An Auckland property developer has found out the hard way that the city’s efforts to cram in more new homes has limits.
Neil Construction, which owns land next to the Whenuapai airbase, thought it had won an Environment Court case to force the Defence Force to keep to stated noise limits spelt out in Auckland’s Unitary Plan. The airforce has been exceeding those limits, sometimes at night, testing Orion engines on the ground.
But Defence Minister Ron Mark has used his superpowers to trump the court, saying if you move into an area where there is an operational airforce base, you need to accept there will be noise generated by military aircraft. He says his rare move was in the interests of national security.
In the last 50 years, Auckland has sprawled far and wide. When the airforce set up shop in 1937, Whenuapai was strawberry groves and vineyards. There was no harbour bridge, no north-western motorway, and there were no neighbours.
The city’s housing crisis has changed the scene dramatically. Down the road from the base, thousands of cookie-cutter homes are going up. In some developments residents sign “no complaints” clauses as a condition of purchase – they acknowledge they know the air base is there and won’t make any legal moves against it. Complex planning rules cover flight paths, height restrictions, light industry buffers and other factors to work around the base.
But University of Auckland planning expert Dr Lee Beattie says this situation shouldn’t have arisen in the first place.
“I’d argue we have to take a fundamental step back and say ‘What are we actually doing here? Why are we allowing housing to be constructed in these locations?’ It’s not just Whenuapai it’s throughout the rest of the city – and most of our cities and towns in New Zealand to be perfectly honest. Why are we allowing things to be developed on the periphery instead of saying ‘Let’s look at neighbourhood creation’ – I mean, where’s the nearest job? Where’s the nearest park? Where are the nearest amenities in terms of shopping, which is Westgate … You get there by car.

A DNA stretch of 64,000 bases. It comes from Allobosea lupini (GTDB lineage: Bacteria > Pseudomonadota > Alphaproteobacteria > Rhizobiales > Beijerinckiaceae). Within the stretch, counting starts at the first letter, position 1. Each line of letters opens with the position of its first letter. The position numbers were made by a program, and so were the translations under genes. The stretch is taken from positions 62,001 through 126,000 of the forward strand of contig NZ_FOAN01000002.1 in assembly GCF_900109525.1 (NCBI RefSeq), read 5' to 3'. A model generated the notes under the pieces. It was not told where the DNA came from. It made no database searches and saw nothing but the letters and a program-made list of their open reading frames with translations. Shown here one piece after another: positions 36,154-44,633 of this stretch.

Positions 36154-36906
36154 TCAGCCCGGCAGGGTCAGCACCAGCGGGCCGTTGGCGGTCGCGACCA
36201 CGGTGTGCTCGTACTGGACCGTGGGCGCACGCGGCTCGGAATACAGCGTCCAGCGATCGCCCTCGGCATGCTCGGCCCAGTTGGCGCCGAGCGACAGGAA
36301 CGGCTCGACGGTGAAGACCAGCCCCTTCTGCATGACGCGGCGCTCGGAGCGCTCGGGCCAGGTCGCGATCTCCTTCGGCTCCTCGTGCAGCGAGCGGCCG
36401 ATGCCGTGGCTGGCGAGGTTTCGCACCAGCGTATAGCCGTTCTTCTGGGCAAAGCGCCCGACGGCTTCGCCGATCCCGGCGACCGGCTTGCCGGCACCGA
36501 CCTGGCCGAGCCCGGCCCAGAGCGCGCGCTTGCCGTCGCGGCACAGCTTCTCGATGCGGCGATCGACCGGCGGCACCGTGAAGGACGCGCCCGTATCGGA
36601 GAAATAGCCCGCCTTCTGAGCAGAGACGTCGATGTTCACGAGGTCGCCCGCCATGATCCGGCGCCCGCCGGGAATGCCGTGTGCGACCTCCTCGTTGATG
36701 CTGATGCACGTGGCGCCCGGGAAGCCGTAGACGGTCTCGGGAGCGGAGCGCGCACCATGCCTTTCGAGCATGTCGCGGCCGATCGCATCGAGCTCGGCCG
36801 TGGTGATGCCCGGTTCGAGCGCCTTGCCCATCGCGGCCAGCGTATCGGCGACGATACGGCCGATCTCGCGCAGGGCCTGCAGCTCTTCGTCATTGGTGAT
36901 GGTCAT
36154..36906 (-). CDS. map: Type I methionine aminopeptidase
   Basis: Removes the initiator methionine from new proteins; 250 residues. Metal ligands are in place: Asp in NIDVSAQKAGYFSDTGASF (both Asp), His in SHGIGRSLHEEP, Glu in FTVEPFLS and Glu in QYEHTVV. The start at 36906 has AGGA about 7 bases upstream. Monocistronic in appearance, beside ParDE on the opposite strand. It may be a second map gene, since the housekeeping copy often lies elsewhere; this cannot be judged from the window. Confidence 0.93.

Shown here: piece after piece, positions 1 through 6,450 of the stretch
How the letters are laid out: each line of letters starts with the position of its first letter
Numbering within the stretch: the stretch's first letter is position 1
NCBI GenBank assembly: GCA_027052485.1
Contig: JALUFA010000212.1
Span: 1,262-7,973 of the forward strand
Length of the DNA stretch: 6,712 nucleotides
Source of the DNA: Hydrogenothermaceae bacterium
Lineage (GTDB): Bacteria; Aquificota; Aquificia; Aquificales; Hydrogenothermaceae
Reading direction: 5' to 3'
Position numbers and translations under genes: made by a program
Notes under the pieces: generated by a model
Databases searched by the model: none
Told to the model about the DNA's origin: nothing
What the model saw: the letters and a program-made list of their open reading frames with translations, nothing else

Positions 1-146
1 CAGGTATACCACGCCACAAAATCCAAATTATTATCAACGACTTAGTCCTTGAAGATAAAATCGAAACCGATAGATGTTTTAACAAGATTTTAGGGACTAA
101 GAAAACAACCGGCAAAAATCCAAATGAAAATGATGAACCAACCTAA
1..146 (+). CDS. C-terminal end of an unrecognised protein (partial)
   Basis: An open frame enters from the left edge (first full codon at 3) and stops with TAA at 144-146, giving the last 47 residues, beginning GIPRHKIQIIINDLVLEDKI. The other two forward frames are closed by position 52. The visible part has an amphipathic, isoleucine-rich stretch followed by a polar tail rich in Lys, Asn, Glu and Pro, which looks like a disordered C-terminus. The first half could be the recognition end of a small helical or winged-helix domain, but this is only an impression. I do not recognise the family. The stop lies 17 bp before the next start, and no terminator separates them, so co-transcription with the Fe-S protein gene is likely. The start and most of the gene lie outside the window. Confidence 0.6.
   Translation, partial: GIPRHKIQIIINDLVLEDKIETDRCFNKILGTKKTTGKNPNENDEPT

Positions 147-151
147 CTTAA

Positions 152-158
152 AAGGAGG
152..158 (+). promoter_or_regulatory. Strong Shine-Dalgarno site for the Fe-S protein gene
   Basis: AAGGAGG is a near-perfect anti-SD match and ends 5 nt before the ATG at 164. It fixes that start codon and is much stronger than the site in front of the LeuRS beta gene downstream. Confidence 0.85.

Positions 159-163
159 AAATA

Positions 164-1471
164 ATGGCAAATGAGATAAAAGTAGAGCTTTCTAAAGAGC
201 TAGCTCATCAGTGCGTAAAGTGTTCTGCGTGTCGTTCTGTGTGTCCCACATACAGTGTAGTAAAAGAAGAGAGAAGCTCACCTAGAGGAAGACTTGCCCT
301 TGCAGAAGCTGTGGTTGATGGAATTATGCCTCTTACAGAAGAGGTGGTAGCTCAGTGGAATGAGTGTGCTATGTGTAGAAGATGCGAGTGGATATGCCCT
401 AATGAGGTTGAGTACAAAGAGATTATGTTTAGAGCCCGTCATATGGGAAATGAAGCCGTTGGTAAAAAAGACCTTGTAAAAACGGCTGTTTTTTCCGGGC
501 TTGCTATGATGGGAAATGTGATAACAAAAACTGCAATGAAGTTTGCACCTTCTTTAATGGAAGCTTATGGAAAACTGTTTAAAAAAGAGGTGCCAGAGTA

“So fundamentally you’re still creating car-orientated developments with all the social problems that they generate. If we’re serious about climate change, we’d fundamentally change the way we develop.”
Beattie points out these developments aren’t sustainable to run public transport to without a heavy subsidy.
He says you can have quite dense, liveable spaces that are three to four stories in height with easy access to cafes, supermarkets and work places.
“Why are we talking about housing when we should be talking about community construction,” he says. “To me it’s not affordable housing to put something at the periphery and then expect people to drive an hour to get to work, to get to services, to do shopping.
“I think we need to be more sophisticated in the way we deal with things. All we’re doing is pushing those costs down the road.”
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